The Preacher now broaches a subject almost in passing but one that raises some issues for us. He just called us to “buck up,” as they say; not in our own strength, mind you, but in the Spirit of the Lord: To lift up our drooping hands and strengthen our weak knees setting our minds on our glorious and mighty Captain at the Right Hand of Power and imitating the great deeds of the saints of old who through the power of the Lord did so much for the Kingdom. He calls us to peace in the church and to mutual responsibility seeing that no one falls by the wayside but that each and every one pursues holiness, that earnest desire God places in our hearts.
But just as there are good examples from the Old Testament, so there are bad ones: “See to it…that no one is sexually immoral or unholy like Esau, who sold his birthright for a single meal. For you know that afterward, when he desired to inherit the blessing, he was rejected, for he found no chance to repent, though he sought it with tears.” Such a passage pulls us up short. It sounds almost as if Esau wanted to repent but was rejected by God, nonetheless. This is not what the passage is saying.
Let us rehearse the account (Genesis 25:29-34). Esau came in from the hunt and was famished, or at least felt that he was. Jacob was making a stew and, in a very unbrotherly fashion, offered Esau the stew for his birthright. Esau voluntarily took the trade. What does this show? It shows that Esau despised his birthright selling it for a single meal. He was willing to sell something so very precious for something of so little value. Granted, he was later cheated out of his blessing by his swindling brother (and, most distressing, by his own mother, Genesis 27:1-45), but he had already proven himself unfit (also taking Hittite wives, Genesis 26:34-35; 27:46).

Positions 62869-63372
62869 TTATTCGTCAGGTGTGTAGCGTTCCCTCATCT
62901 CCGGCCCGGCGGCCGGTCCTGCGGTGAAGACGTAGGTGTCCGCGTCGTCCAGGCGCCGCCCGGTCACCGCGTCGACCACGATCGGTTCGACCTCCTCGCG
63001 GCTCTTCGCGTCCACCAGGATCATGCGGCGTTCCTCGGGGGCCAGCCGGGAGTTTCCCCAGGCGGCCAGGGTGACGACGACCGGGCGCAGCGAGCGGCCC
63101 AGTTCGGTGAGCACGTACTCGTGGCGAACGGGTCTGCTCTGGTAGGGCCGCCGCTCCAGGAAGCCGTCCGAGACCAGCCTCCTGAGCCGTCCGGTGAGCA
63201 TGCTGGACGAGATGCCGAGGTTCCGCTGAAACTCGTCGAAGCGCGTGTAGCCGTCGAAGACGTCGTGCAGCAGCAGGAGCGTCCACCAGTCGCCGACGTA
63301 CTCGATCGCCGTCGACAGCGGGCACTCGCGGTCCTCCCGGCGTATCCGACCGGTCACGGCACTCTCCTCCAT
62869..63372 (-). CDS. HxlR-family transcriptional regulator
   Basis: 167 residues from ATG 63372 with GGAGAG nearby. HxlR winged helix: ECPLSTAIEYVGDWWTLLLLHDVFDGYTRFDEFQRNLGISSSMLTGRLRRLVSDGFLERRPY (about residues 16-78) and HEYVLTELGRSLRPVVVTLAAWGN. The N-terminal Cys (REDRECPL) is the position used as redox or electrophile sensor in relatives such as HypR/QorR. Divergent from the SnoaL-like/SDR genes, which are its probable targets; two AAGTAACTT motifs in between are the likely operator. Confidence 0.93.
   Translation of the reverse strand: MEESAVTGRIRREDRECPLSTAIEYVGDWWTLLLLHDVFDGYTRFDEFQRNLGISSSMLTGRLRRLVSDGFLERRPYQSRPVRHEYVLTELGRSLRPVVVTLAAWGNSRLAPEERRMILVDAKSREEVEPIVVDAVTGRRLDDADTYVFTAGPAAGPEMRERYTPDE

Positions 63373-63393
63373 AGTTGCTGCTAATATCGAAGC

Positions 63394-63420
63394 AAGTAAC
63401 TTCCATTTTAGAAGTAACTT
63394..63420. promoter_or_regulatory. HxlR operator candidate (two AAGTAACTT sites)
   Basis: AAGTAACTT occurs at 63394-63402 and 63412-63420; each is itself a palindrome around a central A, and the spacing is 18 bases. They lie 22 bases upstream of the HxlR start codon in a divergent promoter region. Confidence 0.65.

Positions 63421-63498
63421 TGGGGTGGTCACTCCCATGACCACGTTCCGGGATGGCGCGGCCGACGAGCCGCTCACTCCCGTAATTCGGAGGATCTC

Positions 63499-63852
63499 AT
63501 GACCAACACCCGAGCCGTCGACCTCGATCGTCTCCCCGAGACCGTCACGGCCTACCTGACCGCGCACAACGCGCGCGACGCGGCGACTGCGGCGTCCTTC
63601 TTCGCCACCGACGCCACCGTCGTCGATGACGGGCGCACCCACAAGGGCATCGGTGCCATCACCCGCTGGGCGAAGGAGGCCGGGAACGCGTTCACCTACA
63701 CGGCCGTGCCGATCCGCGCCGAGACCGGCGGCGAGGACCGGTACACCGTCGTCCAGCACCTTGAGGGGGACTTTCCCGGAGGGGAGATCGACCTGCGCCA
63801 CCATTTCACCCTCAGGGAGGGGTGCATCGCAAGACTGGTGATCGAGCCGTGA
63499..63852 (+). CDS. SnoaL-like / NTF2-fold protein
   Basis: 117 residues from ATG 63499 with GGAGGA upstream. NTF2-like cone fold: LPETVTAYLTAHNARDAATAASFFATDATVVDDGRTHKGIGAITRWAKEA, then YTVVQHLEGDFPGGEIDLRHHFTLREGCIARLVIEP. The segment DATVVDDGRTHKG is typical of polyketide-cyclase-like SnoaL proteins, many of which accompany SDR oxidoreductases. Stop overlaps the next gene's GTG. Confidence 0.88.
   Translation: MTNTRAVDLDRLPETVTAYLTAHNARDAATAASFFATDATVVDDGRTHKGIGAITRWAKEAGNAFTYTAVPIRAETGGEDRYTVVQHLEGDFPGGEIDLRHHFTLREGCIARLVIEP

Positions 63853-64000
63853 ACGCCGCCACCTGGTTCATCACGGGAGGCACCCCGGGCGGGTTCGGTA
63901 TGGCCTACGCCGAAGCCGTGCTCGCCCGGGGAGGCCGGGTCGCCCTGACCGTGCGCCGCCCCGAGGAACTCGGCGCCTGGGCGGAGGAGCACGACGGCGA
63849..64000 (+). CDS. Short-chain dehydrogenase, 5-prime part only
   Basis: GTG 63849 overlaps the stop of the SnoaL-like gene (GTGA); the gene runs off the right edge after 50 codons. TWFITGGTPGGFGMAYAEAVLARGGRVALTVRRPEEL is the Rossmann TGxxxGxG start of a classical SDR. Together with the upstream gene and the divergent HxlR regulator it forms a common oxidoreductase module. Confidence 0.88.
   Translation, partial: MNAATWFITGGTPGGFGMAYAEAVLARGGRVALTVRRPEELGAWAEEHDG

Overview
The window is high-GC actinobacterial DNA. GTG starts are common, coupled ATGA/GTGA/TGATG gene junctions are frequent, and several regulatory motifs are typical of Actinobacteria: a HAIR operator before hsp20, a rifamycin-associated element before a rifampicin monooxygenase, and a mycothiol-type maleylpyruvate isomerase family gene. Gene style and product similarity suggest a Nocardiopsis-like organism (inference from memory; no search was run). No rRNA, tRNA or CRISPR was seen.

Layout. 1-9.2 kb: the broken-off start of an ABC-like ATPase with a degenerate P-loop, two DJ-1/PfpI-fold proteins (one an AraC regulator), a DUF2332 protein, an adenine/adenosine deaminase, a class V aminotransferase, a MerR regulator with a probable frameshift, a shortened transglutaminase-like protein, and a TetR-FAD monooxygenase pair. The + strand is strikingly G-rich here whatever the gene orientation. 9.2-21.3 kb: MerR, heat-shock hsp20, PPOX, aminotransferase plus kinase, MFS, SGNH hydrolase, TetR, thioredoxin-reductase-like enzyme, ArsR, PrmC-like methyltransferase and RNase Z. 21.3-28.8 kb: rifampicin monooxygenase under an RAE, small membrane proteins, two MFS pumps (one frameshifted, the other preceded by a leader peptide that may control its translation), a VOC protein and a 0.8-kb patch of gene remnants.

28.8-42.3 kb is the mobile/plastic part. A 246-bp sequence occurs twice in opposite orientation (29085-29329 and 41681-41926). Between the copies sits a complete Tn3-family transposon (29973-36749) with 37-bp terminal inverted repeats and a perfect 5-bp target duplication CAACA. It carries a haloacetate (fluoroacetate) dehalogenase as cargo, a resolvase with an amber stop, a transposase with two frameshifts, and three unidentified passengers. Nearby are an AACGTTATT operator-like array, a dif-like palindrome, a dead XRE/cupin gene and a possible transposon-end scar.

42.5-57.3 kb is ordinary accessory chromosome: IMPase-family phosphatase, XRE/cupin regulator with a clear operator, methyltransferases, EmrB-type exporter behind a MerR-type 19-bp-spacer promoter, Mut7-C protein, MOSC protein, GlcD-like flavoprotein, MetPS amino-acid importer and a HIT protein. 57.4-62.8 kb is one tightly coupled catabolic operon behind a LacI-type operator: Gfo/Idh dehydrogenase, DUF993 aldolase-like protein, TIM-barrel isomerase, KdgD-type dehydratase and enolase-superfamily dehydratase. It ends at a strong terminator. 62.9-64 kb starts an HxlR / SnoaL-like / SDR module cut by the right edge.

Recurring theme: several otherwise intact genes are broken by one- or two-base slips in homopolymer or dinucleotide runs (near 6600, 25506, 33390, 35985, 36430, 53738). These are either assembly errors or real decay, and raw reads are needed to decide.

But does not the Preacher tell us that Esau wept and sought repentance? Yes, but not true repentance. Repentance may be defined as “a heartfelt sorrow for sin, a renouncing of it, and a sincere commitment to forsake it and walk in obedience to Christ” (W. Grudem, Systematic Theology, 713). Weeping is not enough. There is godly sorrow that produces repentance that leads to salvation and worldly sorrow that leads to death (2 Corinthians 7:10). Esau sought not God but the blessing. And now I ask, how many of us seek not God, not His glory, but something else—even heaven? Only a desire for God, His truth, His Kingdom, will lead to godly sorrow that produces true repentance—a turning away from self and sin to the Lord.